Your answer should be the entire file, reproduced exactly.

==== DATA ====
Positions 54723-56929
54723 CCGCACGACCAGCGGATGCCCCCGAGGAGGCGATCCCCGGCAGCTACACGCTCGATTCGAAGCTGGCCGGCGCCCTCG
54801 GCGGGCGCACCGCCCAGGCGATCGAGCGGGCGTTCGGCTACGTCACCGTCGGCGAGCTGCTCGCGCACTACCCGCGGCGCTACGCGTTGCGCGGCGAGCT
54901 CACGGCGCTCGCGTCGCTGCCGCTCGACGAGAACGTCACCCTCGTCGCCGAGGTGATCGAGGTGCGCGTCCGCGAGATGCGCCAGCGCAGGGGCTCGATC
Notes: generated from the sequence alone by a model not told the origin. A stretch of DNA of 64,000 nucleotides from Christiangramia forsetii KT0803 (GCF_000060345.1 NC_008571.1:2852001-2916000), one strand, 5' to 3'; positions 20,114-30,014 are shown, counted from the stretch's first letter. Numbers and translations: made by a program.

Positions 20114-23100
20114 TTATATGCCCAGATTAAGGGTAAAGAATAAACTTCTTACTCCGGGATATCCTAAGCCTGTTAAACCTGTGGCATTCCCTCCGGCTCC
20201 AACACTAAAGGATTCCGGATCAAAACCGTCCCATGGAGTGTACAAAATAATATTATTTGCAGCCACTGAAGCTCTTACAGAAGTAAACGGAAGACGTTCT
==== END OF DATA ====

Positions 54723-56929
54723 CCGCACGACCAGCGGATGCCCCCGAGGAGGCGATCCCCGGCAGCTACACGCTCGATTCGAAGCTGGCCGGCGCCCTCG
54801 GCGGGCGCACCGCCCAGGCGATCGAGCGGGCGTTCGGCTACGTCACCGTCGGCGAGCTGCTCGCGCACTACCCGCGGCGCTACGCGTTGCGCGGCGAGCT
54901 CACGGCGCTCGCGTCGCTGCCGCTCGACGAGAACGTCACCCTCGTCGCCGAGGTGATCGAGGTGCGCGTCCGCGAGATGCGCCAGCGCAGGGGCTCGATC
Notes: generated from the sequence alone by a model not told the origin. A stretch of DNA of 64,000 nucleotides from Christiangramia forsetii KT0803 (GCF_000060345.1 NC_008571.1:2852001-2916000), one strand, 5' to 3'; positions 20,114-30,014 are shown, counted from the stretch's first letter. Numbers and translations: made by a program.

Positions 20114-23100
20114 TTATATGCCCAGATTAAGGGTAAAGAATAAACTTCTTACTCCGGGATATCCTAAGCCTGTTAAACCTGTGGCATTCCCTCCGGCTCC
20201 AACACTAAAGGATTCCGGATCAAAACCGTCCCATGGAGTGTACAAAATAATATTATTTGCAGCCACTGAAGCTCTTACAGAAGTAAACGGAAGACGTTCT